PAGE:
BRCA1 (BReast CAncer gene 1) and BRCA2 (BReast CAncer gene 2) are genes that produce proteins that help repair damaged DNA. Everyone has two copies of each of these genes, one copy inherited from each parent.
People who inherit harmful variants in one of these genes have increased risks of several cancers, most notably breast and ovarian cancer, but also several additional types of cancer. People who have inherited a harmful variant in BRCA1 and BRCA2 also tend to develop cancer at younger ages than people who do not have such a variant.
A harmful variant in BRCA1 or BRCA2 can be inherited from either parent. Each child of a parent who carries any mutation in one of these genes has a 50% chance of inheriting the mutation. Inherited mutations are present from birth in all cells in the body.
Even if someone has inherited a harmful variant in BRCA1 or BRCA2 from one parent, they would have inherited a normal copy of that gene from the other parent (that’s because in most cases, embryos with a harmful variant from each parent cannot develop). But the normal copy can be lost or changed in some cells in the body during that person’s lifetime. Such a change is called a somatic alteration. Cells that don’t have any functioning BRCA1 or BRCA2 proteins can grow out of control and become cancer.
According to the WHO, there are over 1.5 million annual cases of breast cancer worldwide. In Greece, about 6 thousand new cases are recorded annually. It is estimated that 1 in 8 women (worldwide) will develop breast cancer at some point in their lives. The high mortality of breast cancer is the most important problem. There is almost 13% mortality in the first year of diagnosis and overall, it is the leading cause of cancer death in women. The effectiveness of treatment is higher in the early stages of the disease. Early diagnosis of the disease is a key prerequisite for a substantial reduction in breast cancer deaths.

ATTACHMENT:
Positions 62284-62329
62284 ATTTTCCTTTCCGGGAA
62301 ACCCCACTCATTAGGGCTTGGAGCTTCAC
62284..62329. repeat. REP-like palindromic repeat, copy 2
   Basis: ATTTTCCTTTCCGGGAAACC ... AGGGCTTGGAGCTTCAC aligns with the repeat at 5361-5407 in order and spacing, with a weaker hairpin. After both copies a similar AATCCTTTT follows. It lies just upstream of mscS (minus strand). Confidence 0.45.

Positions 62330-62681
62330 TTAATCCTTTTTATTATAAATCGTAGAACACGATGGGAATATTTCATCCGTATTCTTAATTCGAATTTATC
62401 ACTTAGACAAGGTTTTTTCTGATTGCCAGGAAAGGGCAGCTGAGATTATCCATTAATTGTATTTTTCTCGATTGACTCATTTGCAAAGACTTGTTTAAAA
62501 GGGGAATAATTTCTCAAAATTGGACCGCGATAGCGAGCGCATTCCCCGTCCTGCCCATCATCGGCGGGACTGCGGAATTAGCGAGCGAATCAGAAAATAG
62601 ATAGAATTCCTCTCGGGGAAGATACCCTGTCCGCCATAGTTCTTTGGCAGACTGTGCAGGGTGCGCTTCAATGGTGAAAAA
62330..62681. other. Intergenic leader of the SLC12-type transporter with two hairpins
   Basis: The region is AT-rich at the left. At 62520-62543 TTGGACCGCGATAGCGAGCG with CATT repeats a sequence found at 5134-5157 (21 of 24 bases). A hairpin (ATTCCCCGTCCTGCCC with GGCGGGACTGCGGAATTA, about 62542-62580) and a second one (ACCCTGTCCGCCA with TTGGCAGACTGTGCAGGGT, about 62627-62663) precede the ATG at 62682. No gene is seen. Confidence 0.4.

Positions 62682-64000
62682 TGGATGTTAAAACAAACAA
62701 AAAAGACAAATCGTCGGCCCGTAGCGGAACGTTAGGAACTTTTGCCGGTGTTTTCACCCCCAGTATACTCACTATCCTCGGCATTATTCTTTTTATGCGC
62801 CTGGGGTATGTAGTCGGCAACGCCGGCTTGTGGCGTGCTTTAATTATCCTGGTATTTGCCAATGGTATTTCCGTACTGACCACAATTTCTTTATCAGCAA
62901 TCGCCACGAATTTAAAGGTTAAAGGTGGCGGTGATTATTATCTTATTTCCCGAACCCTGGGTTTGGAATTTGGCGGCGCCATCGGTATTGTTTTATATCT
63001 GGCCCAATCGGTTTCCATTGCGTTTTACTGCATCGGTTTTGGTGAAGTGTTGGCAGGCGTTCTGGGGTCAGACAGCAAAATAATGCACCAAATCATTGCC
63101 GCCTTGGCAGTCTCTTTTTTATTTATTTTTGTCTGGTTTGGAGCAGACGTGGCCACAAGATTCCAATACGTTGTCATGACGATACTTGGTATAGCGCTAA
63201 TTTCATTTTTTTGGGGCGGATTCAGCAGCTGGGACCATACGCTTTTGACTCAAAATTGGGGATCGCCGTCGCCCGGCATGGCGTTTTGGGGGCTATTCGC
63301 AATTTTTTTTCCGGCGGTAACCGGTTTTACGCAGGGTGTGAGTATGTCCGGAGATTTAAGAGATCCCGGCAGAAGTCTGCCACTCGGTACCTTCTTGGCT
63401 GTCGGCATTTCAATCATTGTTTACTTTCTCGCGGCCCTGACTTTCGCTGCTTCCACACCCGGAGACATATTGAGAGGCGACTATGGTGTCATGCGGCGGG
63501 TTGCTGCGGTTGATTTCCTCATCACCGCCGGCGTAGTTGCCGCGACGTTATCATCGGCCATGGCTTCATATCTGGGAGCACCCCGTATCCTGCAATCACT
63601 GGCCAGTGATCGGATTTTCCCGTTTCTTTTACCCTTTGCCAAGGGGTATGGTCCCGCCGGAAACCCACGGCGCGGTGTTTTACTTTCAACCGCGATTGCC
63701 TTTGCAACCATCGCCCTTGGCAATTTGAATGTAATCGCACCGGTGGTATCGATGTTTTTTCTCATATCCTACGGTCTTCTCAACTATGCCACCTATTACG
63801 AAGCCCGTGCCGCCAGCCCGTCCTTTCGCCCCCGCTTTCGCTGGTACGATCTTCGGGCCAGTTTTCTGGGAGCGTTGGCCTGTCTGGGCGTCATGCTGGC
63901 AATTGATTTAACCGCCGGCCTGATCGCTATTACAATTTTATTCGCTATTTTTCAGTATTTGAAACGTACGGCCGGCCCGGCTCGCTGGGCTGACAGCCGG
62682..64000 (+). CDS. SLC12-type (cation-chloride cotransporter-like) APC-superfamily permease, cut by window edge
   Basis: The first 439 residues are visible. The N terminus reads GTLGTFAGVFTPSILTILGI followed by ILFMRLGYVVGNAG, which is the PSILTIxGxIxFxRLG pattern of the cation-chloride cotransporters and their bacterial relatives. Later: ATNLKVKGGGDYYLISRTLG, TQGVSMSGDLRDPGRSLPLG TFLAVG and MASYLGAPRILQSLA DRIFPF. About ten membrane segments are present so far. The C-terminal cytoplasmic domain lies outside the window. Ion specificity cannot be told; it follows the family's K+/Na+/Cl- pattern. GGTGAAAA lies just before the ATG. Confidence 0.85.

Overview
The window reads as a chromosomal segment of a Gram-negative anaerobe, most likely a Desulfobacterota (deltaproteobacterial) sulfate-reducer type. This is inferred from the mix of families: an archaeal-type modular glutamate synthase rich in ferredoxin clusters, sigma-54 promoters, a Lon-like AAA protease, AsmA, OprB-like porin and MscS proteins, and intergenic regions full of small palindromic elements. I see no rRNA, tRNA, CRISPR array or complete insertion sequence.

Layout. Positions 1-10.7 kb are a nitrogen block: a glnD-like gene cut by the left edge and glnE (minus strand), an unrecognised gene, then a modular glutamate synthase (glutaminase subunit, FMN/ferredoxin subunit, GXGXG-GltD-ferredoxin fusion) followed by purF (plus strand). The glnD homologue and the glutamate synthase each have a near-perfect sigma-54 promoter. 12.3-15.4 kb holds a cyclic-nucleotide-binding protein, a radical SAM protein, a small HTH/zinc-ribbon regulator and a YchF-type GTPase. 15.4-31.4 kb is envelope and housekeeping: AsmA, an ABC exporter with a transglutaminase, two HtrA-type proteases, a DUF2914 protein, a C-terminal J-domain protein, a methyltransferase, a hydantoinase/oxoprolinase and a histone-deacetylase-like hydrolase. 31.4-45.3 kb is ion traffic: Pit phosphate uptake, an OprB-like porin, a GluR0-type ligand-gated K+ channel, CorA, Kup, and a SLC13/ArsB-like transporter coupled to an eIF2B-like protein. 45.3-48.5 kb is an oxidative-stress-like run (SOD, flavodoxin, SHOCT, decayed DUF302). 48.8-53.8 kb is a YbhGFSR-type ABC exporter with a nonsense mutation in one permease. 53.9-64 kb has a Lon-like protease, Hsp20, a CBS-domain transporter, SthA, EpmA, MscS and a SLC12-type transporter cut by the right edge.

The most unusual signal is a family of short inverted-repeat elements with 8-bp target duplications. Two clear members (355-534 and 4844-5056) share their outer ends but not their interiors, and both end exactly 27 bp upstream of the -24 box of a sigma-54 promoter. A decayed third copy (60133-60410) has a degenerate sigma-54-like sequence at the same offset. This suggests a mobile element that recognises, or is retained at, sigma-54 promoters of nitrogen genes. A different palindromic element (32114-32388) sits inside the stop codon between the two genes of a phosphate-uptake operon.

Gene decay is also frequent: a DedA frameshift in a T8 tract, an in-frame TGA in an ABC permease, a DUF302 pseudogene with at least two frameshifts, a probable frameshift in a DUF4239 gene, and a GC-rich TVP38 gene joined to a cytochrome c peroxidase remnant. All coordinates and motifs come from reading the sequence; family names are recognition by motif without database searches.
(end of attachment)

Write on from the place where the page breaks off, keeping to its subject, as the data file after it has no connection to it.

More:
Breast cancer is an extremely heterogeneous disease. It is known that 5-10% of breast and ovarian cancers are inherited and can be attributed to gene mutations in the BRCA1 and BRCA2 genes. Both genes increase the risk of breast cancer by 80-85% in women as they approach the age of 80. The BRCA1 and BRCA2 genes encode nuclear proteins found in all cells. These proteins are involved in regulating DNA repair and maintaining genome integrity. Studies in families with BRCA1 and BRCA2 mutations show that mutations are inherited in an autosomal dominant manner.
BRCA1 mutations - which are associated with breast cancer - have been shown to have a higher incidence of malignancy, a higher incidence of malignancies with negative estrogen and progesterone receptors, a higher incidence of cancer with lymph node infiltration, and significant heterogeneity in treatment outcome.
The BRCA1 and BRCA2 genes are not completely specific for breast cancer. The abnormal genotypes BRCA1 and BRCA2 increase the risk of developing ovarian cancer, stomach cancer, colon cancer, pancreatic cancer, bladder cancer, head and neck tumors, endometrial cancer, and breast cancer.
Indications for genetic testing of BRCA1 / BRCA2 are:
- Breast cancer at a young age (<50 years)
- Aggravated family history (two or more blood relatives with breast and/or ovarian cancer)
- Breast cancer in both breasts
- Breast cancer and ovarian cancer
- Triple-negative breast cancer (ER-, PR-, HER2 / neu tumors)
- Breast cancer in men with a personal and family history